10 – 20 8 15 -20 -2 -16
20 – 30 9 25 -10 -1 -9
30 – 40 12 35 0 0 0
40 – 50 11 45 10 1 11
50 – 60 6 55 20 2 12
  ∑f = 46       ∑fu = -2

deviation

Mode of Grouped Data

In the ungrouped data the most frequently occurring no. is the mode of the sequence, but in the grouped data we can find the class interval only which has the maximum frequency number i.e. the modal class.

The value of mode in that modal class is calculated by

Formula of mode

l = lower class limit of the modal class

h = class interval size

f1 =frequency of the modal class

f0 =frequency of the preceding class

f2 = frequency of the succeeding class

Example

The table of the marks of the students of a class is given. Find the modal class and the mode.

Marks 0 – 20 20 – 40 40 – 60 60 – 80 80 – 100
No. of students 4 8 6 7 5

Solution

Here we can see that the class interval with the highest frequency 8 is 20 – 40.

So this is our modal class.

Modal class = 20 - 40

Lower limit of modal class (l) = 20

Class interval size (h) = 20

Frequency of the modal class(f1) = 8

Frequency of the preceding class(f0) = 4

Frequency of the succeeding class (f2) = 6

Mode

Median of Grouped Data

To find the median of a grouped data, we need to find the cumulative frequency and n/2

Then we have to find the median class, which is the class of the cumulative frequency near or greater than the value of n/2.

Cumulative Frequency is calculated by adding the frequencies of all the classes preceding the given class.

Then substitute the values in the formula

Formula of median

where l = lower limit of median class

n = no. of observations

cf = cumulative frequency of the class preceding to the median class

f = frequency of the median class

h = size of class

Example

Find the median of the given table.

Class Interval Frequency Cumulative Frequency (fc)  
1 – 5 4 4 4
6 – 10 3 7 4 + 3 = 7
11 – 15 6 13 7 + 6 = 13
16 – 20 5 18 13 + 5 = 18
21 – 25 2 20 18 + 2 = 20 
  N = 20    

Solution

Let’s find the n/2.

n = 20, so n/2 = 20/2 = 10

The median class is 11 - 15 as its cumulative frequency is 13 which is greater than 10.

Median

13.5

Remark: The empirical relation between the three measures of central tendency is

3 Median = Mode + 2 Mean

Graphical Representation of Cumulative Frequency Distribution

The graph makes the data easy to understand. So to make the graph of the cumulative frequency distribution, we need to find the cumulative frequency of the given table. Then we can plot the points on the graph.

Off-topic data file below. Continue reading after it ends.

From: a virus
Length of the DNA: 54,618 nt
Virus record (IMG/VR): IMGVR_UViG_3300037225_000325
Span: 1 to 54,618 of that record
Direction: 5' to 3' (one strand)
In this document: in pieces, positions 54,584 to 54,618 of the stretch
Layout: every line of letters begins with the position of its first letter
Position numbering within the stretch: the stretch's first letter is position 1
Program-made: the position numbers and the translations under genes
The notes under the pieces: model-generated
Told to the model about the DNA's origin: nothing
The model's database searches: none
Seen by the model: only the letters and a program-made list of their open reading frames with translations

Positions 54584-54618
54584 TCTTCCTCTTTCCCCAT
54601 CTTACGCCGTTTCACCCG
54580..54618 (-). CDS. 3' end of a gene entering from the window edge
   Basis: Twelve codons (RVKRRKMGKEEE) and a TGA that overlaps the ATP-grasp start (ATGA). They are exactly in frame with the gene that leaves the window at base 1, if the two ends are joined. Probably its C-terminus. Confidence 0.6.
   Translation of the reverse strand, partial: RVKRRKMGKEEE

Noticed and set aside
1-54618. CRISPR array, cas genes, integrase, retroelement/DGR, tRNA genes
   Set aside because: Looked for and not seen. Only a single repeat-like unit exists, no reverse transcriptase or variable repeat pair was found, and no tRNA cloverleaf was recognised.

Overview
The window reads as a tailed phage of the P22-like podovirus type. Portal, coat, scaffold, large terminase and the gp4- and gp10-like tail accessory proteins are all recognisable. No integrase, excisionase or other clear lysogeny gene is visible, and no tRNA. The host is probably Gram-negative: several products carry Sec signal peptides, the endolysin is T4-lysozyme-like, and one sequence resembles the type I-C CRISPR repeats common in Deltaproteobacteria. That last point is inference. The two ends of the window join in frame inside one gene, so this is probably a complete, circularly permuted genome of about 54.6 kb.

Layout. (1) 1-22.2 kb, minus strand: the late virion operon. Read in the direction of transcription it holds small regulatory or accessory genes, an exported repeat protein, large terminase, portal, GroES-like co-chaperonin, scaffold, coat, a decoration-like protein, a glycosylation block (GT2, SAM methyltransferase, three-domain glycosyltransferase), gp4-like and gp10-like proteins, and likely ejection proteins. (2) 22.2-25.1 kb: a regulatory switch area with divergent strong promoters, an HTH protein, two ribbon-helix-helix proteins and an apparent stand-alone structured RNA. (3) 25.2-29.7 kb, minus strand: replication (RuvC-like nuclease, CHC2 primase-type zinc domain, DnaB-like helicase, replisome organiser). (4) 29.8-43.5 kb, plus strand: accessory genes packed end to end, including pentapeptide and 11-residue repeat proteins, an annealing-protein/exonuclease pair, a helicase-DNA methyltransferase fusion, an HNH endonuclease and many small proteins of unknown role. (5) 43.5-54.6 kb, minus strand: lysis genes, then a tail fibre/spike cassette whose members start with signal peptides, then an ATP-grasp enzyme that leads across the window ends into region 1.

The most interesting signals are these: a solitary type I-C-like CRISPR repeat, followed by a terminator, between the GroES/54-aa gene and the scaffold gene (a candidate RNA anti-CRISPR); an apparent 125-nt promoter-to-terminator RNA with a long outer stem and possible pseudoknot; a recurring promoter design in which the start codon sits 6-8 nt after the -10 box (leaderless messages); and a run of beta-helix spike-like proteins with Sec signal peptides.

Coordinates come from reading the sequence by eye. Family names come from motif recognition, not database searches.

The cumulative frequency distribution can be of two types -

1. Less than ogive

To draw the graph of less than ogive we take the lower limits of the class interval and mark the respective less than frequency. Then join the dots by a smooth curve.

2. More than ogive

To draw the graph of more than ogive we take the upper limits of the class interval on the x-axis and mark the respective more than frequency. Then join the dots.

Example

Draw the cumulative frequency distribution curve for the following table.

Marks of students 0 – 10 10 – 20 20 – 30 30 – 40 40 – 50 50 – 60
No. of students 7 10 14 20 6 3

Solution

To draw the less than and more than ogive, we need to find the less than cumulative frequency and more than cumulative frequency.

Marks No. of students Less than cumulative frequency More than cumulative frequency
0 – 10 7 Less than 10 7 More than 0 60
10 – 20 10 Less than 20 17 More than 10 53
20 – 30 14 Less than 30 31 More than 20 43
30 – 40 20 Less than 40 51 More than 30 29
40 – 50 6 Less than 50 57 More than 40 9
50 – 60 3 Less than 60 60 More than 50 3
        More than 60 0

Now we plot all the points on the graph and we get two curves.

The less than and more than ogive graph

Remark

  • The class interval should be continuous to make the ogive curve.

  • The x-coordinate at the intersection of the less than and more than ogive is the median of the given data.